My Part in God’s Plan

There’s a place for everyone in the service of the King.  There is work that must be done if Christ to all we bring.  Be your talent one or ten, keep a heart that’s brave and true.  There’s a place for everyone, there’s a place for you!”

Be careful what hymns and songs you learn in your childhood and youth. They may just come back to haunt you as an adult!  The above hymn, from the Tabernacle hymnbook, a favourite at TCBC–Thornloe Crossroads Baptist Church for many years, describes the theme of today’s post.  I sang it as a child and as a teen.  Now I’m seeking to serve the King and learning lots in the process.

There is a place for everyone.  The Apostle Paul found his place, and you can find yours!

He writes in chapter three to the Ephesian church as he unpacks his testimony – “I became a servant of this gospel, by the gift of God’s grace given me through the working of his power. Although I am less than the least of all the Lord’s people, this grace was given me: to preach to the Gentiles the boundless riches of Christ, and to make plain to everyone the administration of this mystery, which for ages past was kept hidden in God, who created all things.”

Let’s stop there – this testimony is packed with truth as any testimony should be!

1. Our calling is to be servants.  Paul had authority but his authority was expressed in service.  Authority that  ‘goes to one’s head’ making them authoritarian is not Biblical authority, but personal pride.

2. The gospel calls us to service–full unreserved service with total devotion to one Master!

3. Ministry requires grace and the empowering of God. Yes, we may attempt to serve God in our own strength, stumbling along and building our own kingdoms, but genuine ministry is by the Spirit of God for the glory of God as we represent the Son of God.

4. Ministry requires humility. A proper self-image is affirmed in relationship to who God is and who we are as made in His image. A good question to ask yourself would be – “Where do you rank yourself in relationship to other Christians?” or how about “What have you learned from other Christ-followers that you desperately lack in your own life?”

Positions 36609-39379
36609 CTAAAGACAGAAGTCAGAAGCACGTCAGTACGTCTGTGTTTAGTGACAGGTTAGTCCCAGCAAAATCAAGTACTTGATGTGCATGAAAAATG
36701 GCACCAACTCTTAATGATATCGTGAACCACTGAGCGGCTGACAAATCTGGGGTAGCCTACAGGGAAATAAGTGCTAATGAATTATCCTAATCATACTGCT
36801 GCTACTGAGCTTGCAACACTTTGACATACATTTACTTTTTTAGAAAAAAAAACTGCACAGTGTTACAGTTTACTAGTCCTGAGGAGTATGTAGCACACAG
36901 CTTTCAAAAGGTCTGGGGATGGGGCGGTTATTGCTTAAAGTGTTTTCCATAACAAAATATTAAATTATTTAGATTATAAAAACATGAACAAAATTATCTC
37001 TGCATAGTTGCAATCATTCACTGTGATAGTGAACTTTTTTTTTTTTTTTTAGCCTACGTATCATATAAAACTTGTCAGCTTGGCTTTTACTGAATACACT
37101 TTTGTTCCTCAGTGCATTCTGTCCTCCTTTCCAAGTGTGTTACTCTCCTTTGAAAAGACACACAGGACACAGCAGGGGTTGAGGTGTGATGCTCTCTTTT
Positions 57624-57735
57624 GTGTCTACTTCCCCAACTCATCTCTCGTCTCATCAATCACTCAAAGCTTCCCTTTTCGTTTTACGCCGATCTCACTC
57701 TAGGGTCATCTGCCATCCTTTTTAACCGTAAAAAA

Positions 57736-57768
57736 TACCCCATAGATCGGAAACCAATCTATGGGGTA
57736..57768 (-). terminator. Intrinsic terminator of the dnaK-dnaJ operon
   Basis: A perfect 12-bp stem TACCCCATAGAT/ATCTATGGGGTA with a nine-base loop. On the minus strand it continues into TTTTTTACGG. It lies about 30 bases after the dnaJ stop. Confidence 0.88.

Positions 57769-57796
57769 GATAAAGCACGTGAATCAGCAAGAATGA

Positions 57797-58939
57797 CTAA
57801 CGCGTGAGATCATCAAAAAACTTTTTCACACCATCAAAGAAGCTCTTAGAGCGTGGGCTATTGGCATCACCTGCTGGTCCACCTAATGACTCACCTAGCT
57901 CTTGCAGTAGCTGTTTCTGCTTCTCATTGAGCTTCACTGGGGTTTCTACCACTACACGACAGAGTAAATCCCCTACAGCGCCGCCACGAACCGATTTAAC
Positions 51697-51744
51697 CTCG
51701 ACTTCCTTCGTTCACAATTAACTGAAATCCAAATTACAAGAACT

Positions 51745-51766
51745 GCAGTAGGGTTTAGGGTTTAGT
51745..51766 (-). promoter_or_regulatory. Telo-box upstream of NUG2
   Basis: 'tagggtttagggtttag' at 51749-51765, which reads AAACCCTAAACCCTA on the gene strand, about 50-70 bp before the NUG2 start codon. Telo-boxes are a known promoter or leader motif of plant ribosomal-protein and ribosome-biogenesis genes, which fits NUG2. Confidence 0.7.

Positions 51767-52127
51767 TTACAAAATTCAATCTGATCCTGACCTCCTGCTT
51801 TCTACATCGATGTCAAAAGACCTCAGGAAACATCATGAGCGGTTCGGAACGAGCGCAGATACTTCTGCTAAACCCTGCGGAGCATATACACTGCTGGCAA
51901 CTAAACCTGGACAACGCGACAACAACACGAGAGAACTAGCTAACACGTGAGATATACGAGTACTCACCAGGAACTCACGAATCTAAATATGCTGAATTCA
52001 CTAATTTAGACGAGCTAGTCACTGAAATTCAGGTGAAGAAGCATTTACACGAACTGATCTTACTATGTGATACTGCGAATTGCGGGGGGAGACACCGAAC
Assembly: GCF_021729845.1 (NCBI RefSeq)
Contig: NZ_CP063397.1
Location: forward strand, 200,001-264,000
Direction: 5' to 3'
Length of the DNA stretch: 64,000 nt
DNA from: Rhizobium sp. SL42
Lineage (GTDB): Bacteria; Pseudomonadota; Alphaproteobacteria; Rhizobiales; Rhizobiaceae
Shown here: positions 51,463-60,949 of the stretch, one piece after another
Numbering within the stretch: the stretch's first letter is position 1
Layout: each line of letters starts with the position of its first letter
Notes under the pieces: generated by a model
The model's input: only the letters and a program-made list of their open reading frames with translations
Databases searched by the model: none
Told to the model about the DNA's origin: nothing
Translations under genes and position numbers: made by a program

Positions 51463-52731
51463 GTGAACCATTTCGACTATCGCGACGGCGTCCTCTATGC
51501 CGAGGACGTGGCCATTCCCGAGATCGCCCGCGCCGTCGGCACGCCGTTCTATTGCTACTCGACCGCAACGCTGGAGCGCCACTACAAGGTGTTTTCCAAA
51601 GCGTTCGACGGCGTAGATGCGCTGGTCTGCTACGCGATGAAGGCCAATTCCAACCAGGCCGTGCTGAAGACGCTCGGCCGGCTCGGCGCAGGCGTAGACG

5. Preaching is the task of preaching in a limited time and space the boundless riches of Christ. I always feel ‘somewhat disappointed’ when I preach. I could have used better illustrations, my outline could have been sharper, etc… but the real assessment of any true sermon is – “What did it reflect about Jesus Christ?” Were those who heard left looking to Jesus alone for what He alone can provide? John the Baptist nailed this when said of Christ, “HE must increase, I must decrease!”

6. Preaching is a ‘making plain’ the truth of God. We are not called to ‘make up messages’ but rather proclaim the account of what God has done for us in Jesus Christ!  Granted some are deeper thinkers with larger vocabularies, but simplicity is often the order of the day. I wonder ….has anyone written “Preaching for Dummies?” Sermons should ‘shed light’ on what God has already revealed, not add confusion to the hearts and minds of the congregation.

Well enough food for thought.  May God help us to serve Christ and His people wherever He calls us to do just that. I’ve been more than amazed at God’s gracious kindness to me in allowing me to take the message of God’s Word to others.  I value immensely the prayer support of those who sense ‘calling’ in my life to be a proclaimer of truth, one (I Peter 4:10,11) speaking the very words of God.

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